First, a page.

Review: A Wrinkle In Time
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I never read A Wrinkle In Time, so I wasn’t sure what to expect from the movie. While the CGI is beautiful and there are one or two touching moments, I’ve had more fun talking with my grandparents about politics than watching this film. As a whole, A Wrinkle in Time has a cheesy story line filled with plot holes and boring self-righteous characters.
The basic plot is that four years after the disappearance of Meg Murry’s father (Chris Pine), Meg (Storm Reid); her younger brother, Charles Wallace (Deric McCabe); and one of Meg’s friends, Calvin (Levi Miller), are approached by three mystical beings who give her the chance to find her father. The group travels across the galaxy to different planets without conflict in search of Meg’s father. Eventually, they learn that he is stuck on Camazotz, the home of the It, the source of all evil in the universe. Through a turn of nonsensical events, Meg reaches the center of Camazotz and is pitted against the embodiment of the It.
While the premise seems interesting, the story has more plot holes than a fine Swiss cheese and is just plain boring. A young teen, with no particular skills, is asked by some higher being to fight for some random cause that will save mankind. It’s just a cliche that I can find in 90 percent of books in the Young Adults section in any library.
As for the characters, they all have the same problems. They all start out boring, and to make things worse, they have virtually no character development. And if they do, it’s in the last five minutes of the movie. Meg, the protagonist, is obviously troubled by the loss of her father, but before I could even begin to develop any empathy for her, she’s throwing a dodge ball at a kid’s face for calling her younger brother crazy. Meg’s development is comparable to whenever you stay up until five in the morning to finish a project that’s due the next day. It’s half-baked and unenjoyable. Overall, Meg is just another cliche insecure middle schooler who just so happens to be the center of the main conflict.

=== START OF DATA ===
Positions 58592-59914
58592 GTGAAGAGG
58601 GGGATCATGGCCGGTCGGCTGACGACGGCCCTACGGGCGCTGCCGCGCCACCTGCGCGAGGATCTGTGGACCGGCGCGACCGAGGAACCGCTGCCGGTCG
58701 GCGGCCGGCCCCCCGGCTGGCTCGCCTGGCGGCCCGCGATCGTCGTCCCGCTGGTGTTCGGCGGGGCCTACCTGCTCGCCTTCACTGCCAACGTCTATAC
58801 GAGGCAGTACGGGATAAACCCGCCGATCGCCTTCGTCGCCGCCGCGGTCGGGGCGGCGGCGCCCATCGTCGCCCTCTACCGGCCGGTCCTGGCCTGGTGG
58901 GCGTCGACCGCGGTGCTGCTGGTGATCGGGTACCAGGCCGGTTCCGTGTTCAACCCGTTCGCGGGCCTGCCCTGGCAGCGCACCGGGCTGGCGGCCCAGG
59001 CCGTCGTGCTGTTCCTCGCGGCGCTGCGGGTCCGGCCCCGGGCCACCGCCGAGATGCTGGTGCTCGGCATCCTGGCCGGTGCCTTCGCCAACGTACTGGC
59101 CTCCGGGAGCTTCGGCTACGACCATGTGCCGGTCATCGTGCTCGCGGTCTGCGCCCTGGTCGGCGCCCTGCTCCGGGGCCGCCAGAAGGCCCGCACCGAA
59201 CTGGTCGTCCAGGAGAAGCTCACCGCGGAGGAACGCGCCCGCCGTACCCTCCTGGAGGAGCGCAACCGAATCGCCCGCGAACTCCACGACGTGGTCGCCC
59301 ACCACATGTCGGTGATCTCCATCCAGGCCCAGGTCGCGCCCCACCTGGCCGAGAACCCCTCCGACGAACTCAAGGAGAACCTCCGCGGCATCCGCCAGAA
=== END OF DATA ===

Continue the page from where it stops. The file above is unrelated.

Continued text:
Alright, I get it. The protagonist isn’t great, but how about the rest of the main cast? It only gets worse. Take one of Meg’s friends, Calvin from earlier. If you remove Calvin from the movie, nothing changes. Calvin provides no insight, no support, no anything to the story. All you’d lose are a few jokes that make you cringe and a voice that’s way too deep for a middle schooler. Or a character named Red played by Michael Peña. Red’s screen time lasts for around five minutes and his character is only added as a plot device that I only remembered after looking over the cast list.
Unfortunately, Calvin and Red are not the only characters that contribute nothing to the progression of the story. Take the three mystical beings I mentioned in the quick synopsis: Mrs. Which (Oprah Winfrey), Mrs. Who (Mindy Kaling) and Mrs. Whatsit (Reese Witherspoon). If you exclude both Mrs. Which and Mrs. Whatsit, the story hardly changes. The only ways both Which and Whatsit “move” along the story are by doing a shabby job at encouraging Meg.
One of the worst parts about this film is I can’t watch it and say that, sure, the characters and story weren’t great, but at least the actors were convincing. The only two characters who were enjoyable because of their acting were Meg’s parents: her father played by Chris Pine and her mother played by Gugu Mbatha-Raw. The problem is that, combined, they only have about 10 minutes of screen time total in a two-hour movie. The rest is stuffed with cheesy awkwardness or overplayed seriousness that made me question why I stayed for the entire run time of the movie.
The only saving grace of this movie is its CGI. The CGI and colors fit every scene and make the world of A Wrinkle in Time pop out. The locations the main cast visits are often quirky, fun and memorable. Without this, the movie’s only pro would be Chris Pine’s acting.
Overall, an absurd cast matched with an even worse story causes for a shoddy movie experience. While there are definitely ways to improve the film, I do not believe you can fix something that is already broken.